Job was to keep cattle of rail tracks

FROM our October 2012 issue

By Alvin Bebault – Calgary, Alta.

I grew up in Kelvington, Sask., and in 1954 when I was 13 years old, I was offered a very different and interesting job for my summer holidays. I went to work for my great uncle Oscar Webb and his partner, Ralph Carlson at Ushta, in the beautiful Etomami valley just north of Usherville.

A mainline CNR railway still runs up the valley today from Sturgis to Flin Flon. This was the site of the Western Construction Co. in earlier days. I remember the old boiler was still there that had supplied the steam for the engine that powered the sawmill and planer.

I was hired at $35 a month. My main job was to keep 80 head of cattle off the railway tracks.

Carlson also raised mink, which I had to water and feed. One night a black bear came through the yard and upset a mink pen. Each pen held 10 mink. Ralph had a little cocker spaniel named Goldie who helped direct nine of the mink into live traps. The only one to get away was a male sapphire-blue special kept for breeding.

Back in Kelvington 4-1⁄2 years later, I worked at Grondal Motors on Saturdays and after school. One Saturday in early winter, Bernhard Wong, a local farmer, came into the garage to show us the mink he had recently trapped. It was a gorgeous sapphire-blue colour and definitely not a natural wild mink.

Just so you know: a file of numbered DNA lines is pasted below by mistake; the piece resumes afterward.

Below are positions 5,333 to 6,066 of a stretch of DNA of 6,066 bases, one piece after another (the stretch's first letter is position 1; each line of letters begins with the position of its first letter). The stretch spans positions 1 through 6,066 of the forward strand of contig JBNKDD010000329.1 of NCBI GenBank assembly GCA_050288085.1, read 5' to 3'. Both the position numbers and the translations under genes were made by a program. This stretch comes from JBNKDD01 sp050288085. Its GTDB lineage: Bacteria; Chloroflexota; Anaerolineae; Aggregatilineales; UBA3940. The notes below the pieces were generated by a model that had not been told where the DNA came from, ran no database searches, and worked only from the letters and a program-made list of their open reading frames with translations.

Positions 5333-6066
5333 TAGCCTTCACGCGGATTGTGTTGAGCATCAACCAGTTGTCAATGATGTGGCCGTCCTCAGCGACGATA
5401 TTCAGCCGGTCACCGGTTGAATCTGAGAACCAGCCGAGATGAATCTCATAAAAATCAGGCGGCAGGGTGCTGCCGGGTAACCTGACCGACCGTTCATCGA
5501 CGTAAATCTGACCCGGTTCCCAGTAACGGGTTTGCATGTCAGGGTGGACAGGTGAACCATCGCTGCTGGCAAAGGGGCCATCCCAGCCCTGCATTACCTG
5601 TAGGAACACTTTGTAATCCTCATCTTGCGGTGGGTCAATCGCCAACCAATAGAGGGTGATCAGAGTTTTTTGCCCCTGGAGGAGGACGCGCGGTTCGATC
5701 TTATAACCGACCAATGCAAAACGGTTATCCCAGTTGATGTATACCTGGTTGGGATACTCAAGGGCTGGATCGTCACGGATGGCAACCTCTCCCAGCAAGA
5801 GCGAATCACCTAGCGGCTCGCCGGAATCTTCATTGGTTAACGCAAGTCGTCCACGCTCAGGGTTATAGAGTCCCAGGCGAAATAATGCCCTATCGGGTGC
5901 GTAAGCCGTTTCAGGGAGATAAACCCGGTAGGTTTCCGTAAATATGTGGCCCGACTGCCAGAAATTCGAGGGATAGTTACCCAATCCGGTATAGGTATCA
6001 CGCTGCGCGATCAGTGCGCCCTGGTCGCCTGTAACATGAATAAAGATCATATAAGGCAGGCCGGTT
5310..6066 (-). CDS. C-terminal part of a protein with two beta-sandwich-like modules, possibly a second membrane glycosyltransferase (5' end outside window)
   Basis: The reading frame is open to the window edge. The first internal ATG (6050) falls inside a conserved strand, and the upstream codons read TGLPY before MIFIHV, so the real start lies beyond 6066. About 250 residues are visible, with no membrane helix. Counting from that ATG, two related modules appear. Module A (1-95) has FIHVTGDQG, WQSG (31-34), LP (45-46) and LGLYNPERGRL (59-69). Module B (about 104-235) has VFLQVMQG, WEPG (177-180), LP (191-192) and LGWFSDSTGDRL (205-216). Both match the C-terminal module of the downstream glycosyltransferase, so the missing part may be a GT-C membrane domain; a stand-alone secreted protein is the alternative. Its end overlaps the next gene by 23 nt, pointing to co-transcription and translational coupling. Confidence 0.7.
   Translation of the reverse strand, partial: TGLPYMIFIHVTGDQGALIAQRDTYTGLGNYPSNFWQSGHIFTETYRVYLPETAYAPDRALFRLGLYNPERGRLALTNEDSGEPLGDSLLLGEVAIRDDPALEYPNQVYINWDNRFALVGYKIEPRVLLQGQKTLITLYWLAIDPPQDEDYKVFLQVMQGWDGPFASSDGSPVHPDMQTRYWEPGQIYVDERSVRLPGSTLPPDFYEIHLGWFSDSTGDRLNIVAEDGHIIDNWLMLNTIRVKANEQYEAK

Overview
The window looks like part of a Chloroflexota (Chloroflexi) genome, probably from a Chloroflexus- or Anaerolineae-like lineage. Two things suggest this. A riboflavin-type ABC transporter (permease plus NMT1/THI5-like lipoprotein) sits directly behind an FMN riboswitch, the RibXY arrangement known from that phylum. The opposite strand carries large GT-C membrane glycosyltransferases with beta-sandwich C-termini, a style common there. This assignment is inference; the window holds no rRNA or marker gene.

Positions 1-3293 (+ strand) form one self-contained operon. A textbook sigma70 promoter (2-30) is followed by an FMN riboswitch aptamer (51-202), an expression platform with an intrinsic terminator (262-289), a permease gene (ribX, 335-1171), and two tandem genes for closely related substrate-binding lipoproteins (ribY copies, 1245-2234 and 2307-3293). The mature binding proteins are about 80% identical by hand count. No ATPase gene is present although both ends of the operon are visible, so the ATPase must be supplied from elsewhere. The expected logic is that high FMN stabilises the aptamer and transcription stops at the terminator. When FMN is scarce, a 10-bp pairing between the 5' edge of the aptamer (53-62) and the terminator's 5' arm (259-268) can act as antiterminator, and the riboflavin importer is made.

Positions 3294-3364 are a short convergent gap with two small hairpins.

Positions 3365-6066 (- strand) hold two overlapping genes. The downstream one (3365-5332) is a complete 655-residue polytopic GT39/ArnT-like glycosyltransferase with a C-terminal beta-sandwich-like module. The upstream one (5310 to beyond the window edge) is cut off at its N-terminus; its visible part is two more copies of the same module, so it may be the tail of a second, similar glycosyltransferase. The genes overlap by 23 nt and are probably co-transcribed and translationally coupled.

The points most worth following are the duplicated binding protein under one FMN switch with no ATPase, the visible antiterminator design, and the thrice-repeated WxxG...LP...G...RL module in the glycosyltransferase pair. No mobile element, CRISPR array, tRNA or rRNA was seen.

In those four years this mink had travelled across 40 miles of forest reserve, wherein the Assiniboia River begins, with many small lakes and connecting streams finally arriving in the area of Round Lake on the edge of farming country, where it was trapped.

We also caught other tame mink in live traps that someone further up the Etomami River had set free when fur prices where poor. Ralph Carlson also had some fisher he bought from the Hudson Bay Co. He later found out they would not breed in captivity, but he wouldn’t set them free.

Bernhard Wong, who trapped the sapphire-blue mink, became my father-in-law in 1963.

The Etomami valley is a beautiful place in the summer. It’s very serene and isolated with lots of wildlife. Working there was great fun.

Uncle Oscar gave me a $10 bonus and $40 a month was big money. I remember I bought a good winter coat called a ‘convoy coat.’ It cost $35.